criminal confinement as a class D felony. The trial court accepted the verdicts and

proceeded to sentencing and found, as a mitigating circumstance, the potential hardship

to Scott‟s children that would result from his incarceration. It also found Scott‟s

courtroom antics, his prior failed attempts at probation, and his juvenile and adult

criminal history to be aggravating circumstances. The trial court imposed a one-year

sentence for class A misdemeanor criminal recklessness, and a two and a half year-

sentence for class D felony criminal confinement to run concurrently. Scott now appeals.


       Scott argues that his sentence is inappropriate pursuant to Indiana Appellate Rule

7(b). We disagree.

       Appellate courts have the constitutional authority to revise a sentence if, after

consideration of the trial court‟s decisions, the court concludes the sentence is

inappropriate in light of the nature of the offense and the character of the offender. Ind.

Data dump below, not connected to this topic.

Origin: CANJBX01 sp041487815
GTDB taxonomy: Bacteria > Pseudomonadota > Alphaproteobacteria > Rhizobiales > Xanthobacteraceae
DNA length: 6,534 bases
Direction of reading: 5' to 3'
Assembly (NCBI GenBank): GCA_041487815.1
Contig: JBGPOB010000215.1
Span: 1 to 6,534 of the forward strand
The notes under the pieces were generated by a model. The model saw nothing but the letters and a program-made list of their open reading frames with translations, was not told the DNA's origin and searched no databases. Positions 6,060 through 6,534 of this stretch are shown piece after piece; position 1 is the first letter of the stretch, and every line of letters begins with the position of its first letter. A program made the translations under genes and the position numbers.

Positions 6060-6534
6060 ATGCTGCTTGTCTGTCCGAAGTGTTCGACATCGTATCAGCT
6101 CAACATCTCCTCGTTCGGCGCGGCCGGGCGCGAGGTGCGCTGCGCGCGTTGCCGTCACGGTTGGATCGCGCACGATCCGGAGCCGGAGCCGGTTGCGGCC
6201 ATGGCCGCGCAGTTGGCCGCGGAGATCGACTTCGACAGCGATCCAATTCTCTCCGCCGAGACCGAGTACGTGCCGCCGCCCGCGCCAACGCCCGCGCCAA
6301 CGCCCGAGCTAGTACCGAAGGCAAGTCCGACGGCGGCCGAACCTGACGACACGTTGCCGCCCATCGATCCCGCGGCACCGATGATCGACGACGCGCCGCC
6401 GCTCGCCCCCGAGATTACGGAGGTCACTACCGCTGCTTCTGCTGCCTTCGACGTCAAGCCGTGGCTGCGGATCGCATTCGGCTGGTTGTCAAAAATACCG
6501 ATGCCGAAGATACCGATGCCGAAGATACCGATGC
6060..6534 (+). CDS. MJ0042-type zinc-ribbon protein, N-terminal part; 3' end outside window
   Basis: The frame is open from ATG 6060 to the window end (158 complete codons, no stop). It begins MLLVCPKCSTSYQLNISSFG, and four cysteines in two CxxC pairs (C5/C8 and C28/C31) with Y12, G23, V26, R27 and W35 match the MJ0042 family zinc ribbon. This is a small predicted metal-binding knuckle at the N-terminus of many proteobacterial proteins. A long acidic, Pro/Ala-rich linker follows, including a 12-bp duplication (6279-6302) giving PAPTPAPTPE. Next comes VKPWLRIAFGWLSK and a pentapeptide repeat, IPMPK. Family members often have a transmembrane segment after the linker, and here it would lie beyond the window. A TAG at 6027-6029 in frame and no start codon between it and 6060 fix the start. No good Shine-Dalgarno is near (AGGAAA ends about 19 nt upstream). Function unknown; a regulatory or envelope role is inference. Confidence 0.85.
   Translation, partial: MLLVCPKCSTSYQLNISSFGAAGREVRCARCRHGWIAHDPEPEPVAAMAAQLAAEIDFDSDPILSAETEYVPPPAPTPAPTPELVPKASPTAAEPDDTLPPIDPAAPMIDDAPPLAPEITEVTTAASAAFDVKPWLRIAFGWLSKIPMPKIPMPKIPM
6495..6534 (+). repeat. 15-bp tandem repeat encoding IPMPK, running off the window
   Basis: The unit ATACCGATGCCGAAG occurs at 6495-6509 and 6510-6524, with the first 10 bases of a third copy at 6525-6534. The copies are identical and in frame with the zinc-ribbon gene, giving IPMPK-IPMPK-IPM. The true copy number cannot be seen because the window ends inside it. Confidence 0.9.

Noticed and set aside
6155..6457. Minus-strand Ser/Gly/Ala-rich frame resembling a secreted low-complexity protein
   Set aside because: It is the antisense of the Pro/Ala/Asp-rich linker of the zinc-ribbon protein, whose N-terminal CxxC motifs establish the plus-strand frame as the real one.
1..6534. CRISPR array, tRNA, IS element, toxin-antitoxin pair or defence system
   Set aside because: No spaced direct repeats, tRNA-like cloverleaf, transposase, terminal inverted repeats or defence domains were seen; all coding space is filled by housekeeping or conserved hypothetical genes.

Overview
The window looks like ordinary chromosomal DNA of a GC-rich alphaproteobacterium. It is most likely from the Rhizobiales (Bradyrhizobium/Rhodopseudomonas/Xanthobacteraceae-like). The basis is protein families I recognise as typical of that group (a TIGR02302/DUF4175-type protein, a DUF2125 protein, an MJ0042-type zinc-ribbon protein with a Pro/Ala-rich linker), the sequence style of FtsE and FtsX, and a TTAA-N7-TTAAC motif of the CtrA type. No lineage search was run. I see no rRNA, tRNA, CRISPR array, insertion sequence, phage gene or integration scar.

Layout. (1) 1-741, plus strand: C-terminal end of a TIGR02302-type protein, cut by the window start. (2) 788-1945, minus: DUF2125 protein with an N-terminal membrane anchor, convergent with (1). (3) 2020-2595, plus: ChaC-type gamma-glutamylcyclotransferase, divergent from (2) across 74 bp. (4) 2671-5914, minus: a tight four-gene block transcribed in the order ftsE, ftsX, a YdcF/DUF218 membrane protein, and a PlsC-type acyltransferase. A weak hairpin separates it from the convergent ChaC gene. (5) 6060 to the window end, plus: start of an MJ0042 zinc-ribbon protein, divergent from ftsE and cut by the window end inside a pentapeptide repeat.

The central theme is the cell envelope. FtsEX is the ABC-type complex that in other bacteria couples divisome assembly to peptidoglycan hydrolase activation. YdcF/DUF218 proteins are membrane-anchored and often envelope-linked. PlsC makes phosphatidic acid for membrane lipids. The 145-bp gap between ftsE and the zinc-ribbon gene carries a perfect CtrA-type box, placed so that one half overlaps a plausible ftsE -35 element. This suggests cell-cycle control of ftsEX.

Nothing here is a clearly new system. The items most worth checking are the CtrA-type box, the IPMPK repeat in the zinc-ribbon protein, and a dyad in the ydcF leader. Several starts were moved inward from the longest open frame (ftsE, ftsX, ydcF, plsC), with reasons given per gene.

Appellate Rule 7(B). It is the defendant‟s burden to “„persuade the appellate court that

his or her sentence has met th[e] inappropriateness standard of review.‟” Anglemyer v.

State, 868 N.E.2d 482, 494 (Ind. 2007) (quoting Childress v. State, 848 N.E.2d 1073,

1080 (Ind. 2006)).

       In determining whether a sentence is inappropriate, we recognize that the advisory

sentence “is the starting point the Legislature has selected as an appropriate sentence for

the crime committed.” Weiss v. State, 848 N.E.2d 1070, 1072 (Ind. 2006). The advisory

sentence for a class A misdemeanor is not more than one year. Here, the trial court

imposed a one-year sentence for the class A misdemeanor criminal recklessness